The Labour leader also seems a little confused about how to address inequality; believing that by spending money in different parts of the UK disadvantage will be somehow addressed. There is nothing about addressing structural inequalities in education, poor transport or access to digital infrastructure. There is nothing about wealth redistribution. Nor is there a commitment to overturning some of the punitive welfare changes implemented by the Tories, such as the Bedroom Tax or the Rape Clause.

But, the piece de resistance of Labour's economic plan of 'Making Brexit Work' just doesn't add up. Brexit is widely acknowledged as an act of economic self-harm. It places additional costs and burdens on doing trade with our European partners and makes recruiting to fill labour shortages much more difficult and costly for Scottish businesses. Sir Keir Starmer backs a hard Brexit, knowing he needs the votes of former UKIP supporters in the so-called red wall seats. Anas Sarwar also backs this position despite admitting that Brexit is an economic disaster for the UK economy. When asked by Robert Peston about re-joining the EU, he said:

“Are we going back into the European Union? Sadly not.”

The Centre for European Reform has modelled the impact of Brexit in 2021 and estimated that it has resulted in a drop in trade of between 11% and 16%. That amounted to £12.8 Billion in 2021 alone. We've all seen the empty supermarket shelves, poorer quality fresh produce because of import delays, as well as the soaring prices. So, this economic disaster is at the heart of Labour's economic strategy; with no inclination to realign the UK with our European partners. Any investments in green technology such as battery production are going to be hamstrung by Brexit restrictions making it impossible to compete effectively in the EU markets. Any growth that is achieved will be like turning the switch on a moribund Frankenstein's monster. It may look alive, but it won't function anywhere near as well as it did previously.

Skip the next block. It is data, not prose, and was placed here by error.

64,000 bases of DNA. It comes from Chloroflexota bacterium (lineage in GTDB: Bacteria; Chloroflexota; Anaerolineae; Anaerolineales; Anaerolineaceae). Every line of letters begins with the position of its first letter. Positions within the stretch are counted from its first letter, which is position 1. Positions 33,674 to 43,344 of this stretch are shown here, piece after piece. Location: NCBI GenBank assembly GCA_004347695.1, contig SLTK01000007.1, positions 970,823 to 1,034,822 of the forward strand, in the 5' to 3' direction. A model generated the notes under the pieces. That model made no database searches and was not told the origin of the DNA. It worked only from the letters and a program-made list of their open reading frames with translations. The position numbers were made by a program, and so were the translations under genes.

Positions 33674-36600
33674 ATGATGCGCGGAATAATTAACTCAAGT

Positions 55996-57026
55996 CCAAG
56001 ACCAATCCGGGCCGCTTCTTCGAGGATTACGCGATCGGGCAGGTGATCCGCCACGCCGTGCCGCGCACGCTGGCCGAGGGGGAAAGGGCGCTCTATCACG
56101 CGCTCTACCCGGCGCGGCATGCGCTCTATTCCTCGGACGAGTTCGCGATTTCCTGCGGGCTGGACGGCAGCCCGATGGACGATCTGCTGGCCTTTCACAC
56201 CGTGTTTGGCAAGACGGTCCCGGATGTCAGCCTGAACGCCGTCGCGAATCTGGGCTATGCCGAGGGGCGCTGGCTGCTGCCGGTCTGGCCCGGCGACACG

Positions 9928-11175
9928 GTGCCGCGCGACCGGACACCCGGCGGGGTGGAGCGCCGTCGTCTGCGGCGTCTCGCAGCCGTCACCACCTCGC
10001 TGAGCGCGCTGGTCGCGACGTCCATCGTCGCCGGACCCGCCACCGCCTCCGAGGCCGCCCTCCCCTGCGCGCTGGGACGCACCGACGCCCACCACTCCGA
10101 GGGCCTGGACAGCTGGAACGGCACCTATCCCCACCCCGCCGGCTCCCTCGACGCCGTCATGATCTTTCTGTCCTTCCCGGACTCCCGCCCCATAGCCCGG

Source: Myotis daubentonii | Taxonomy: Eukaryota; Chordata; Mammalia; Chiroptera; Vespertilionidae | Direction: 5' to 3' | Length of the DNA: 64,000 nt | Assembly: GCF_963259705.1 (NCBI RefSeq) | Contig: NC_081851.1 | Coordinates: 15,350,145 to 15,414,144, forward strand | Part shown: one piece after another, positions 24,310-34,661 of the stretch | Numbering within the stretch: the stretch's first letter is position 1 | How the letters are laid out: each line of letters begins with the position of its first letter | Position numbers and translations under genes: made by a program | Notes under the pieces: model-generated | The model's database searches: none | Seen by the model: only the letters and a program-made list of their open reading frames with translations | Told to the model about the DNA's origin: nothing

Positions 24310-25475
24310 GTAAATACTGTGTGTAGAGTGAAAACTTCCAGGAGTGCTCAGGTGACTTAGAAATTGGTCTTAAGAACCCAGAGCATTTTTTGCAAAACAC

Elsewhere in Labour's briefing paper, in almost every instance where it talks about Britain, it means England. Because you'd be forgiven for thinking that devolution either never took place, or was about to be reversed by the next Labour Government. Whether it's putting more police onto Britain's streets, tackling early years provision or boosting the NHS; it talks about Britain but its measures focus on England. In it's Breaking down the Barriers to Opportunity mission paper, it mentions Britain 22 times, England 14 times and Scotland not once!

Much of the substance of its change (in Britain/ England) seems to be based on recruiting large numbers of staff: teachers, early years practitioners, police officers, careers advisors and nurses; but as ever there is no clarity on where they will be cutting spending to pay for this; let alone how they will find or develop the required skills. And there's a lot of restructuring, reforming and reviewing proposed. But Scotland doesn't warrant a mention; not even as an after-thought.

Labour's five missions for a Better Britain amount to little more than a wish list for reforming England. Their flagship policies of A Wealth Fund and Energy Company rely on unspecified funding and even with funding will take a long time to get off the ground. Their policies do not address how to fundamentally reform the UK economy and governance through electoral reform, wealth redistribution or infrastructure investment.

By supporting Brexit, Labour are accepting economic mediocrity. And by supporting the Union they are accepting a neoliberal duopoly, where they take turn and about to govern Scotland with their Tory chums.

Our dried voices, when
We whisper together
Are quiet and meaningless
As wind in dry grass